Mandatory social distancing orders may be slowing the spread of COVID-19 in the Seattle area, home to the first coronavirus death in the U.S., but the city’s mayor, Jenny Durkan, warned against complacency, saying the Puget Sound region is still “a month or two away” from relaxing isolation rules.
“What we’ve seen with this virus worldwide is, those kinds of restrictions have to continue for a period of months in order to come and start doing the types of things to reignite our economy,” Durkan said, on Yahoo Finance’s The Ticker. “We’re doing some assessment now, on what are the parts of the economy that we can fire up first, without risking the resurgence of the virus.”
Washington has emerged as a glimmer of hope in the U.S., even as the number of coronavirus cases continue to skyrocket across the country. While 37 of the first 50 COVID-19 deaths recorded in the U.S. were in the Seattle area, health officials are starting to see the epidemiological curve flattening. A new study out from the Bellevue-based Institute for Disease Modeling found that early containment measures enacted in the region slowed the spread of the virus, though researchers cite more need for progress. Most notably, the study reports that the transmission rate — the number of people each infected person was spreading the virus to — declined from 2.7 to 1.4.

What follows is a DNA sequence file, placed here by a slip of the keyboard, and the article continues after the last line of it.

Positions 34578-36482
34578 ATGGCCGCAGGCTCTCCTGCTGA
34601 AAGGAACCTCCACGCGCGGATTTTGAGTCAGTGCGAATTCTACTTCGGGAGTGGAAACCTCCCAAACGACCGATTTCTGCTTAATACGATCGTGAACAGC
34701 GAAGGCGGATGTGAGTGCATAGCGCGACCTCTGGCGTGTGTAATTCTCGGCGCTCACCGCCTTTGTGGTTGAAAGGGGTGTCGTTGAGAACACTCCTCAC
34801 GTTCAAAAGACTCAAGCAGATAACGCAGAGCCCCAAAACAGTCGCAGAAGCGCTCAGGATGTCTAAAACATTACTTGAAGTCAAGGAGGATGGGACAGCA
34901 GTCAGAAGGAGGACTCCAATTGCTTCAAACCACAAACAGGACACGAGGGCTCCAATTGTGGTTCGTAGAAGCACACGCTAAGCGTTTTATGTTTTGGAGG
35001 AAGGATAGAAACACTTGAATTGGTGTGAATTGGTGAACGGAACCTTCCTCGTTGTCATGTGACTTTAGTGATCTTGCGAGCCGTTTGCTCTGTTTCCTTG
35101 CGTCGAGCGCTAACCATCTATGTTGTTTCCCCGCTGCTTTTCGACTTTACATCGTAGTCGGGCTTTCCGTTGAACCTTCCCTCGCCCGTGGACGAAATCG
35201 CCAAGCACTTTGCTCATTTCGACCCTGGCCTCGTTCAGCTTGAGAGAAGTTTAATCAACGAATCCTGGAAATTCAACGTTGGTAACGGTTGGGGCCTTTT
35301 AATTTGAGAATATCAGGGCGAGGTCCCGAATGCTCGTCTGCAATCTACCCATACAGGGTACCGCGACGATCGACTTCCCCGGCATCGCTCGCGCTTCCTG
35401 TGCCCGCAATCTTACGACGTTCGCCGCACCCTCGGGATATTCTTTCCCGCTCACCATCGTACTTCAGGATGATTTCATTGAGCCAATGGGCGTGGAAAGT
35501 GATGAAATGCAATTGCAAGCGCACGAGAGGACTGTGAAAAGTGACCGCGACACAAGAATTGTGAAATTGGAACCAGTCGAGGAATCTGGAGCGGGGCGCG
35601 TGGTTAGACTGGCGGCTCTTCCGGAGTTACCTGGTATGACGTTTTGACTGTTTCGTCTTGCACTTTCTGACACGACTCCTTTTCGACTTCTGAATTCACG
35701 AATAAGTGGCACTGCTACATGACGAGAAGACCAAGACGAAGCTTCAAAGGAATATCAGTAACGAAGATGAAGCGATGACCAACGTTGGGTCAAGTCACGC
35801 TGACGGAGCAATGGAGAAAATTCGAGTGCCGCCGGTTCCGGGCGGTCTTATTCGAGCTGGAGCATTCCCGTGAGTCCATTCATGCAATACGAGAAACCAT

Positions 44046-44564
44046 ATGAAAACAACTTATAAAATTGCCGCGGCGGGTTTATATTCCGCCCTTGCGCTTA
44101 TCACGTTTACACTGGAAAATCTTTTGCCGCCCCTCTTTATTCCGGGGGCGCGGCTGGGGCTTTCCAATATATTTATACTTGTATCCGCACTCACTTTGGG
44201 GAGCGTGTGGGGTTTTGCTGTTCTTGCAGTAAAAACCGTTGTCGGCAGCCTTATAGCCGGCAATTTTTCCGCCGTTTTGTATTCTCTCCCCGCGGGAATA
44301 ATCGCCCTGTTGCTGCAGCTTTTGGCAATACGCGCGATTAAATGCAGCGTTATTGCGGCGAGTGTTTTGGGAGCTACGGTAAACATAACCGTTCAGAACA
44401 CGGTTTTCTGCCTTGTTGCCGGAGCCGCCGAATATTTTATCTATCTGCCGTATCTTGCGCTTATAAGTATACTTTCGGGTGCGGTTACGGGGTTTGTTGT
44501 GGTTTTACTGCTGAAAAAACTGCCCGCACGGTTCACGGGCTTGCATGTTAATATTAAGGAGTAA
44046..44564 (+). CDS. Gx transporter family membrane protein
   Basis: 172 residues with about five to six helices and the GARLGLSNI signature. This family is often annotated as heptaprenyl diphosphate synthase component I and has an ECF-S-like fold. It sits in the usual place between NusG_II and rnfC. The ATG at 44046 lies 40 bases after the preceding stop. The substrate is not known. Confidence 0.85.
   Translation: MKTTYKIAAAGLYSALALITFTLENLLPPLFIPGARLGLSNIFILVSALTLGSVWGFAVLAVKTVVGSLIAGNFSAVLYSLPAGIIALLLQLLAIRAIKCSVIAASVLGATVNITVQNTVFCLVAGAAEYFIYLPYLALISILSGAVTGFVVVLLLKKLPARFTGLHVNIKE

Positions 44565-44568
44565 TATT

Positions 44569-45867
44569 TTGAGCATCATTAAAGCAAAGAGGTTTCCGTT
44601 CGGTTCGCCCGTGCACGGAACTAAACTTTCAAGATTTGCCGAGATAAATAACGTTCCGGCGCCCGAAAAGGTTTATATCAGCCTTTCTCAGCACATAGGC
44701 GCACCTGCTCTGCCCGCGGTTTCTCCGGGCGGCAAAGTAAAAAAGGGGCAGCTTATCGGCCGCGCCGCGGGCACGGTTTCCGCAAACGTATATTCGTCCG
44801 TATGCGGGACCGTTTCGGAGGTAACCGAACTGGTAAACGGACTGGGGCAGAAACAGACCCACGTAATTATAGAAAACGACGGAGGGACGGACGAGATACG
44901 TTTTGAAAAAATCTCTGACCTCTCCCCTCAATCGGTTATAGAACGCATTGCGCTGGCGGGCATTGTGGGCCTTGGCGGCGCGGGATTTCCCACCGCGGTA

More than 2,300 coronavirus cases and 150 deaths have been confirmed in the Seattle King County area so far, according to data from Johns Hopkins University.
“We’re very fortunate in the Seattle area because we are a city that has a number of high tech companies and resources that many cities didn’t have access to,” Durkan said. “We were able to act within days to work with our largest employers in the city of Seattle and King County to have people telecommute as quickly as possible.”
The economic recovery will take much longer than the efforts to halt the virus outbreak, Durkan said. Home to major corporations, including Amazon (AMZN), Starbucks (SBUX), and Boeing (BA), the Seattle area saw jobless claims skyrocket nine-fold to more than 133,000 last week. Durkan said she is working closely with local businesses to help obtain financial aid stemming from the Federal Government’s $2 trillion rescue package. But, she added that it will take much more than a one-time payout to get the region’s economy back on track.
“When you have large retailers as we have centered here like Nordstrom (JWN), you worry about their vitality,” Durkan said. “We’re also home to Expedia (EXPE), which is a great company, but tourism and aviation have been devastated. Each of these companies is a small microcosm of what is going on in different sectors. That is why we have to be very smart about how we rebuild and restart this economy in every city.”
Akiko Fujita is an anchor and reporter for Yahoo Finance. Follow her on Twitter @AkikoFujita